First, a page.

Albany millions for Kingston water system fixes


Judy Hansen. (photo by Phyllis McCabe)

The City of Kingston has received an infusion of state funding to make improvements to an aging water system — and avoid a repeat of a 2015 transmission main failure that left the city perilously close to going dry.

The funding comes from a state Environmental Facilities Grant and includes a $2 million grant and a $1.4 million low-interest loan. The money will pay for improvements to the underground infrastructure, some of which dates back to the 19th century, which carries water from Cooper Lake in Woodstock to a filtration plant and holding reservoir on Sawkill Road.

The gravity-powered transmission main between Cooper Lake and Kingston has suffered two catastrophic failures in recent years.  In February 2015, the failure of an 18-inch transmission main between the filtration plant and the reservoir further down Sawkill Road caused a catastrophic loss of pressure. As crews scrambled to find a repair the break, which was concealed beneath an ice dam on Sawkill Creek, the city was forced to rely on a single adjacent transmission line that proved inadequate. Meanwhile, faulty valves prevented crews from shutting down the broken water main, resulting in further pressure loss. Even with emergency measures in place, including activation of the Town of Ulster water supply, Water Superintendent Judith Hansen estimated the city came with a day or two of taps running dry. Some $84,000 of the EFC grant will pay for new valves and improvements to the line linking the two parallel mains below the treatment plant.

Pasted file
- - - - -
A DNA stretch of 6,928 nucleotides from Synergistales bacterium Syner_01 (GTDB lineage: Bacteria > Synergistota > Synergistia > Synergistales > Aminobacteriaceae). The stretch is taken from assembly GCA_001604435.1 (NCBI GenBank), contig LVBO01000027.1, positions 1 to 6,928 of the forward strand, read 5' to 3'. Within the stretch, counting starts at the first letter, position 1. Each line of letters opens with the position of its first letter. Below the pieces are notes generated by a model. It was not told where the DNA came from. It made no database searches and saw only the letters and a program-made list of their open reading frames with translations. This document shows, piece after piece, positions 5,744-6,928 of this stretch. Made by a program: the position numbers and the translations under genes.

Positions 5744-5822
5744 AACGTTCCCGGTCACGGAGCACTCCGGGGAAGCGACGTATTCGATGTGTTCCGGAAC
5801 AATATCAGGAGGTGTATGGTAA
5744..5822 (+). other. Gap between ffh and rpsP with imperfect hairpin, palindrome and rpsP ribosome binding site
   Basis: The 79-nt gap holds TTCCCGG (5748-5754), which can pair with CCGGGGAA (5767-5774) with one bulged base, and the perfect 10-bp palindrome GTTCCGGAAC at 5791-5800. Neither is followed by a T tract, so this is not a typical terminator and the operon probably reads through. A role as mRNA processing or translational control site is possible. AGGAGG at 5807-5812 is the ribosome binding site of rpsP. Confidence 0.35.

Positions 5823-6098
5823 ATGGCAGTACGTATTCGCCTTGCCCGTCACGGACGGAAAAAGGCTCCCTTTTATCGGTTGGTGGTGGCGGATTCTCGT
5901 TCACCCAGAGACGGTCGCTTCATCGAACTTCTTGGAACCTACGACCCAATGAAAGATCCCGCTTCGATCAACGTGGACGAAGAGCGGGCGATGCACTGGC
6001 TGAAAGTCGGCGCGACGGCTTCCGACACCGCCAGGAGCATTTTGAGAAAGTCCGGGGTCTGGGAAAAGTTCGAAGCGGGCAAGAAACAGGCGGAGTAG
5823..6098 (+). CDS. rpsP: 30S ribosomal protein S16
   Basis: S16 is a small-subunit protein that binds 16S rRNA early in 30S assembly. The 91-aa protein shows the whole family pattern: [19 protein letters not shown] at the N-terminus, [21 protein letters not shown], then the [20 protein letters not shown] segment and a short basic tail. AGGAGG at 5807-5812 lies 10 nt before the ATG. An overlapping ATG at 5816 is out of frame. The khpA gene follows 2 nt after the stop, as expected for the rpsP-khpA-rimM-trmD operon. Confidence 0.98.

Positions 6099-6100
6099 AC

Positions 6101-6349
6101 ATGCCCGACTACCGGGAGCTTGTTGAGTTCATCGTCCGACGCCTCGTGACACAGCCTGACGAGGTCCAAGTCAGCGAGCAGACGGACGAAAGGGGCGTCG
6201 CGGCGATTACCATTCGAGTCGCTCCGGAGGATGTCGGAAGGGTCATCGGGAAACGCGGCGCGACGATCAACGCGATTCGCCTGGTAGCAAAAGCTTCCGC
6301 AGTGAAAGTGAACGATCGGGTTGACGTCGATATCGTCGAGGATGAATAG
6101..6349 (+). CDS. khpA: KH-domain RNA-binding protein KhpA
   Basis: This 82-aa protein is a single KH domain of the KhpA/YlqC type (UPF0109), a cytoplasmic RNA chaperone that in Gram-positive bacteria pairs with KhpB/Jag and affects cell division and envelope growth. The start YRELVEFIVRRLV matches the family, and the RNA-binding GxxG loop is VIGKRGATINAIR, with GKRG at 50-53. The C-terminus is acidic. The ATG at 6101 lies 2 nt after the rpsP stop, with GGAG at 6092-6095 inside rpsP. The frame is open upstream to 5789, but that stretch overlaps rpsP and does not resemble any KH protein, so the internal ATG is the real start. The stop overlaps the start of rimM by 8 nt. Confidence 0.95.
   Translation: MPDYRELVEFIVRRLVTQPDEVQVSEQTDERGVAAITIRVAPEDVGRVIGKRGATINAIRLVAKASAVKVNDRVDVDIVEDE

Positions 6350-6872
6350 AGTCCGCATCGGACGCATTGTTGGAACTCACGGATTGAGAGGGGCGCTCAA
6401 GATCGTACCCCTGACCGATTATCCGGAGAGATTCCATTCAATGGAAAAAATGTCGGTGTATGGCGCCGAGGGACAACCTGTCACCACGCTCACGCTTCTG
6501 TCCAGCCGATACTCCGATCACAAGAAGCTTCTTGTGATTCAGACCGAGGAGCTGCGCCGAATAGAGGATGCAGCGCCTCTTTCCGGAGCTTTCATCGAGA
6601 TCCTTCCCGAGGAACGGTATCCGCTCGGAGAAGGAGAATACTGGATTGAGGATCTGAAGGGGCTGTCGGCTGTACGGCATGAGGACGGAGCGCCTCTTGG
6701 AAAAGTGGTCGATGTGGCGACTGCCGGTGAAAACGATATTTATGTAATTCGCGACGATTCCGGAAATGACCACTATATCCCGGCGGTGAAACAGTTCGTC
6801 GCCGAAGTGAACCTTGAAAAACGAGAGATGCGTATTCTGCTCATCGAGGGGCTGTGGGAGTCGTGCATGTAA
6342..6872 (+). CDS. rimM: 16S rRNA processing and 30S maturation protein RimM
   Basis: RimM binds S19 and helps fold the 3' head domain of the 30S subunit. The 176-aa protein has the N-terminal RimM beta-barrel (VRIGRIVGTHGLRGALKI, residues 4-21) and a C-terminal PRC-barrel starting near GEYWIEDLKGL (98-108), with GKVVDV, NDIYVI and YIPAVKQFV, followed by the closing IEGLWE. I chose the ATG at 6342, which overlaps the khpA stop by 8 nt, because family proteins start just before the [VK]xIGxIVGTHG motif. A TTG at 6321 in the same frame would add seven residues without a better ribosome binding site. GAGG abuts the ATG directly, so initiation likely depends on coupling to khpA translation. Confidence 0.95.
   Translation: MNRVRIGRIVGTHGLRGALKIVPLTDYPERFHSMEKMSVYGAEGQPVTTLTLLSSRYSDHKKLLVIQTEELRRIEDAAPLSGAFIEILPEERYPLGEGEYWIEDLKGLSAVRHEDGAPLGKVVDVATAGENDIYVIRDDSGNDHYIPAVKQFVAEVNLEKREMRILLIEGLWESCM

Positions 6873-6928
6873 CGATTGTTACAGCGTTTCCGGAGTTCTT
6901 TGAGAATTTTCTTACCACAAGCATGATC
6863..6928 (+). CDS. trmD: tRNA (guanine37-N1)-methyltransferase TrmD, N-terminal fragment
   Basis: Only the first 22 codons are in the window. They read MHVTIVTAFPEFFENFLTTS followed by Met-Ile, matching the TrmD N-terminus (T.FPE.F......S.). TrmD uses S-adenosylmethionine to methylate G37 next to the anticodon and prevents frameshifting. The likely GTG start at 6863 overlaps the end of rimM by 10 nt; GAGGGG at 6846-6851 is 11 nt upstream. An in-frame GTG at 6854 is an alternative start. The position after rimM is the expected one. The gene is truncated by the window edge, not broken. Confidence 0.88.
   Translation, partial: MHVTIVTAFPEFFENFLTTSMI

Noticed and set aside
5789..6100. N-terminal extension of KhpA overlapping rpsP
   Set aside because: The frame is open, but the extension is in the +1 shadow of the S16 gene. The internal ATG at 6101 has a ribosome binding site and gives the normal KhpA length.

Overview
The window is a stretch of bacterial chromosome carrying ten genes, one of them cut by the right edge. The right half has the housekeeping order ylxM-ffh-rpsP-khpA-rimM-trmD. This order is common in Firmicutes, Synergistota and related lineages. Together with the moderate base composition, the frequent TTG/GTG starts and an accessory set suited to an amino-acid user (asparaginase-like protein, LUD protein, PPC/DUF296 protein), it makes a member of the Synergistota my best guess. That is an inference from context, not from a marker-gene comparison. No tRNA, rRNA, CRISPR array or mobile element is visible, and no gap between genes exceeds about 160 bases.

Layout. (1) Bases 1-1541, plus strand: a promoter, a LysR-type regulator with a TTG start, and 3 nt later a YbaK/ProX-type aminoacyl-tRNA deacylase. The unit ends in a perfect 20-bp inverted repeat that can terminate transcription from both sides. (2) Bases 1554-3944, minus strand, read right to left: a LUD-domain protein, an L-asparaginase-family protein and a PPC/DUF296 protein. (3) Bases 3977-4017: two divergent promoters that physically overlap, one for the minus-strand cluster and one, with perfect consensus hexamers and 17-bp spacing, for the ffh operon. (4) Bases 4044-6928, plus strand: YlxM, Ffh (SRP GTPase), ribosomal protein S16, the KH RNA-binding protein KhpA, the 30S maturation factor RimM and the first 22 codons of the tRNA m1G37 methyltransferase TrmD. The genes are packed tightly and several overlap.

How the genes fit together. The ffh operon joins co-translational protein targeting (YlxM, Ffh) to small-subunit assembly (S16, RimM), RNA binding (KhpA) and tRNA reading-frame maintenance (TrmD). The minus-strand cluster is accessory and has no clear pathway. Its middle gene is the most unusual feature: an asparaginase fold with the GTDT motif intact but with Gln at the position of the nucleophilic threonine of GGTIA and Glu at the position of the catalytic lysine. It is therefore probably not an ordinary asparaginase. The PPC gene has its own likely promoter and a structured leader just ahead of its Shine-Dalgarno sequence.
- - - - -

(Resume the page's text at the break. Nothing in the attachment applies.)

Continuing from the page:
In July 2015 the failure of an 1883-vintage 18 inch-main feeding into the filtration plant forced water officials to take the pipe out of service, leaving the plant reliant on a single 20-inch main. According to Hansen, the loss of the old main not only eliminated a backup source of water to the filtration plant, it also reduced efficiency. The department plans to use $900,000 of the EFC grant to return the main to service by relining it and installing new valve controls.

The biggest piece of the project calls for the installation of 1,600 feet of pipe and accompanying valves to provide redundancy of mains that feed the Binnewater reservoir. The reservoir is equipped with UV system to disinfect the water before it enters the city’s water system. Hansen said the new pipe would provide a critically needed backup that would allow other mains feeding the reservoir to be properly cleaned and maintained. The new mains would also allow the filtration plant to increase capacity and maintain flow in the event of another failure on one of the two main transmission lines from Cooper Lake. That aspect of it will cost $2.4 million.